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Bill would extend federal new hire probation
Monday - 4/25/2011, 10:31am EDT
Senior Internet Editor
The probationary period for new federal employees could be extended from one year to two under proposed legislation.
Rep. Dennis Ross (R-Fl.), Chairman of the House Oversight and Government Reform Subcommittee on the Federal Workforce sponsor of the new bill told Federal News Radio supervisors and managers say they need the additional time.
Ross said his subcommittee found "that supervisors and managers don't have adequate opportunity to evaluate federal workers and as a result, once the one year probationary period passes and of course they become a permanent employee, there's little ways for them, the managers and supervisors, to make the adjustments whether they want to keep somebody or not."
The additional time, said Ross, would allow managers to "make sure that we have the right employees doing the right job".
What I'm trying to do is reach out to those rank and file of the federal workforce who know that some people shouldn't be there, who know that some people should be rewarded more than they have been, but more importantly to those to make sure that they have an adequate opportunity to be reviewed and that when they get their job, that they are the best employee that could be found for that particular position.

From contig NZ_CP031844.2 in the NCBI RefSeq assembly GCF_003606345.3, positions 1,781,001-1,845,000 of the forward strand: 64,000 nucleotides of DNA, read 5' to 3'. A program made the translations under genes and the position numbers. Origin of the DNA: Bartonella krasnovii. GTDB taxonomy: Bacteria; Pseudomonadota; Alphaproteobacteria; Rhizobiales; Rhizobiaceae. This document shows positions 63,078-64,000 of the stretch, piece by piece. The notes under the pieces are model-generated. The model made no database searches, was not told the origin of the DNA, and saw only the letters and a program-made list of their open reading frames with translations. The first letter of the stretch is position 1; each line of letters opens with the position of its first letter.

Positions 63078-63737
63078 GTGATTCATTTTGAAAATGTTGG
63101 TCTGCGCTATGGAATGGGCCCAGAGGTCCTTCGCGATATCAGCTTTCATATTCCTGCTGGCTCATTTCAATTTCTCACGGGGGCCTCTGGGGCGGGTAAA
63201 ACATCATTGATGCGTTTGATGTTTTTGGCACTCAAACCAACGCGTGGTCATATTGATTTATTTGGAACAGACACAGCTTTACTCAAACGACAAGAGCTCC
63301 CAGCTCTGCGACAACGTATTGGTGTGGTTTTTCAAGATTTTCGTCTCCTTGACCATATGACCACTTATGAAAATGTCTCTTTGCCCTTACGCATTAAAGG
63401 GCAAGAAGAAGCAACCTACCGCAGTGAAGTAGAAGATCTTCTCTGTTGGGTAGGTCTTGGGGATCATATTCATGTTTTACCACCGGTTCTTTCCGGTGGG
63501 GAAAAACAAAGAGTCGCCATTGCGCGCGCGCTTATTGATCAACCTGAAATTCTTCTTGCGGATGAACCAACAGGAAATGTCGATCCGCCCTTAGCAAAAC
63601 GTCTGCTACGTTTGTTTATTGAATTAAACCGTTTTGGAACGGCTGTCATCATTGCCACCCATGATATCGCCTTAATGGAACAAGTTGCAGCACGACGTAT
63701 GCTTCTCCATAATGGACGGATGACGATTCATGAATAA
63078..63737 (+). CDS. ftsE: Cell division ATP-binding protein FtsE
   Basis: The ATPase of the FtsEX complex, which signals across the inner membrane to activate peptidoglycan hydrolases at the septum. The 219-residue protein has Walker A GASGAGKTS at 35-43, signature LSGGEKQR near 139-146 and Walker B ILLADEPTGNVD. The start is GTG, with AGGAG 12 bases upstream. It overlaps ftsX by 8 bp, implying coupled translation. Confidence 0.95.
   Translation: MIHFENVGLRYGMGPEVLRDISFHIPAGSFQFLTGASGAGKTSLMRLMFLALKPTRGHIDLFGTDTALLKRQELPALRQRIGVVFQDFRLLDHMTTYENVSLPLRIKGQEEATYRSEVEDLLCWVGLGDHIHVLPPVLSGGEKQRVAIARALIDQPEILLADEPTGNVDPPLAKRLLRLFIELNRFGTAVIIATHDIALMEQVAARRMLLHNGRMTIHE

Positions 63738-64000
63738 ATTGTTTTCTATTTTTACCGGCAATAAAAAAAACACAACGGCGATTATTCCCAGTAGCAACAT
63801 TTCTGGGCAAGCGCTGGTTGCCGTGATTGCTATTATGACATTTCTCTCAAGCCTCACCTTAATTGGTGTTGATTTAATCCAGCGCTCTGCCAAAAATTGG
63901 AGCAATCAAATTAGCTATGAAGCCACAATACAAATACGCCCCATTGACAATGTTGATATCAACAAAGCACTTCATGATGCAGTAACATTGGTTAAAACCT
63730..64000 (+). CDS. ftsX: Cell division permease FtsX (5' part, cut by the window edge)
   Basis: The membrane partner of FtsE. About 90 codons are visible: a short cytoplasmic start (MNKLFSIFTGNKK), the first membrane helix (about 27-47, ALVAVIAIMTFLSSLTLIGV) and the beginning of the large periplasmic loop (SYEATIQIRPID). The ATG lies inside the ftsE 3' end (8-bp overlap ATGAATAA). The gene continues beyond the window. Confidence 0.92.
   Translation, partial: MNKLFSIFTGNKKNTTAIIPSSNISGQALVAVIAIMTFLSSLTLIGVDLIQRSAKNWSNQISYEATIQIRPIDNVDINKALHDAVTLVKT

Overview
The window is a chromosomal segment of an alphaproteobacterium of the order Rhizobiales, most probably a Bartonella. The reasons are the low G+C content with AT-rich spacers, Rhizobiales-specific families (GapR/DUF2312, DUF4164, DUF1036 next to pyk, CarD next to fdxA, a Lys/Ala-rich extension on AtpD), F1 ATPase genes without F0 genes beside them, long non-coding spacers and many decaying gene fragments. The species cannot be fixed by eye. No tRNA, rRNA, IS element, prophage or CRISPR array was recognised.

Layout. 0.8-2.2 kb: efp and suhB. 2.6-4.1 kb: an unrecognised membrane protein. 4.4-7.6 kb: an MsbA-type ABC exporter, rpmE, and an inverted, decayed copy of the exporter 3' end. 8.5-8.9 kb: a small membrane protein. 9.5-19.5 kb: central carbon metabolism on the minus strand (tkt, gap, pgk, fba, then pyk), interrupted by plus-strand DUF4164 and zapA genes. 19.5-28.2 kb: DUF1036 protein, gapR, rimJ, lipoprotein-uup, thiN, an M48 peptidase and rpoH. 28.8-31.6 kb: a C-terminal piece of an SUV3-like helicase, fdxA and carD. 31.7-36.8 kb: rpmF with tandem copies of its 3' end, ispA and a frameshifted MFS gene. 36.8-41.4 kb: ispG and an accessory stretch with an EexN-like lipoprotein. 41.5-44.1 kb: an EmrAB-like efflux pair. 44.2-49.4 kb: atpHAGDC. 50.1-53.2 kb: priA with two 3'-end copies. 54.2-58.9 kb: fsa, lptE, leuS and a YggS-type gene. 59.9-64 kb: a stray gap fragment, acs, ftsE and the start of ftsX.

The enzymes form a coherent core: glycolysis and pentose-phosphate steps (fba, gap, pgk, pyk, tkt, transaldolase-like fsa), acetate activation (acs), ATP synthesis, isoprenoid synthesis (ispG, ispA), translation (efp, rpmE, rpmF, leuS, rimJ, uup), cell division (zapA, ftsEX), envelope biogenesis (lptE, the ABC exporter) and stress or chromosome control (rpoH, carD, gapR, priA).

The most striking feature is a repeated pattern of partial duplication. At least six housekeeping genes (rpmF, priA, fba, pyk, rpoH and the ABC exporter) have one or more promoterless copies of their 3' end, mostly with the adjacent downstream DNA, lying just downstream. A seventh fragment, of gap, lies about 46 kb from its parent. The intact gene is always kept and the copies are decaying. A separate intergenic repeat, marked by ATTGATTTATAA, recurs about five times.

For federal employees feeling targeted, Ross told the Federal Drive his focus isn't the federal workforce as much as the federal debt.
"The era of big government is now upon us. I firmly believe that the federal workforce that we have - we have great employees, we have some that are incredibly dedicated, doing essential government functions, and while I think that, we probably have to downsize just as a matter of economics," said Ross. "We're in significant debt here as a country and we've got to scale back in so many different ways in order to become solvent because we cannot sustain the path we're on. Of course we're going to look at the federal workforce. We're going to look at paring it down."
Ross made it clear Congress will be looking at paring down everything, including federal pensions.
I understand that they're feeling like Congress is out to get them, but the reality is that the federal government cannot uphold some of these obligations such as the defined benefit plan. The economics aren't there. They cannot pay out on the course that they are on because of the rate of return. That doesn't mean that they didn't get the best deal. The federal employees - their unions got some tremendous deals. The reality is though that the federal government cannot uphold a lot of its obligations."
In the case of extending the probationary period, the Federal Managers Association has come out in support of the effort.
Ross added, "nobody's singling out the federal workforce out of spite. We're doing it in order to make our government more effective, more efficient and make sure we recruit and retain the best employees we possibly can."